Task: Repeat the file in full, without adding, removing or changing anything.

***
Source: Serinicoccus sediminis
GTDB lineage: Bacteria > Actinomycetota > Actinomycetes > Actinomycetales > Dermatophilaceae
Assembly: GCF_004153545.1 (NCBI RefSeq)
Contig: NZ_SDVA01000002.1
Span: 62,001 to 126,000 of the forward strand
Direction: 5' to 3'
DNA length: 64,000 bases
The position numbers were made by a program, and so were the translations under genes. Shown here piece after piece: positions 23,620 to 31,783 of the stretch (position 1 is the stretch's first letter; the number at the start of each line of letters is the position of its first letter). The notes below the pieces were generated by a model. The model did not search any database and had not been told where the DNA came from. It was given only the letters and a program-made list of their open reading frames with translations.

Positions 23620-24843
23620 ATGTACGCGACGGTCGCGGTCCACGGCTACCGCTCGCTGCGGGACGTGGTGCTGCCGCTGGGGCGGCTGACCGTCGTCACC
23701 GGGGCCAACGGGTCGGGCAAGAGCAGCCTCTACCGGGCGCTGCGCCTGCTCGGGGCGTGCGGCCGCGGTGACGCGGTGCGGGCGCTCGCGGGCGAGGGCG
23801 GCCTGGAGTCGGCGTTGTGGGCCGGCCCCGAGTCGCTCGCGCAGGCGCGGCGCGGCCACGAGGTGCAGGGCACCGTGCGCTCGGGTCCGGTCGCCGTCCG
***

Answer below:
Source: Serinicoccus sediminis
GTDB lineage: Bacteria > Actinomycetota > Actinomycetes > Actinomycetales > Dermatophilaceae
Assembly: GCF_004153545.1 (NCBI RefSeq)
Contig: NZ_SDVA01000002.1
Span: 62,001 to 126,000 of the forward strand
Direction: 5' to 3'
DNA length: 64,000 bases
The position numbers were made by a program, and so were the translations under genes. Shown here piece after piece: positions 23,620 to 31,783 of the stretch (position 1 is the stretch's first letter; the number at the start of each line of letters is the position of its first letter). The notes below the pieces were generated by a model. The model did not search any database and had not been told where the DNA came from. It was given only the letters and a program-made list of their open reading frames with translations.

Positions 23620-24843
23620 ATGTACGCGACGGTCGCGGTCCACGGCTACCGCTCGCTGCGGGACGTGGTGCTGCCGCTGGGGCGGCTGACCGTCGTCACC
23701 GGGGCCAACGGGTCGGGCAAGAGCAGCCTCTACCGGGCGCTGCGCCTGCTCGGGGCGTGCGGCCGCGGTGACGCGGTGCGGGCGCTCGCGGGCGAGGGCG
23801 GCCTGGAGTCGGCGTTGTGGGCCGGCCCCGAGTCGCTCGCGCAGGCGCGGCGCGGCCACGAGGTGCAGGGCACCGTGCGCTCGGGTCCGGTCGCCGTCCG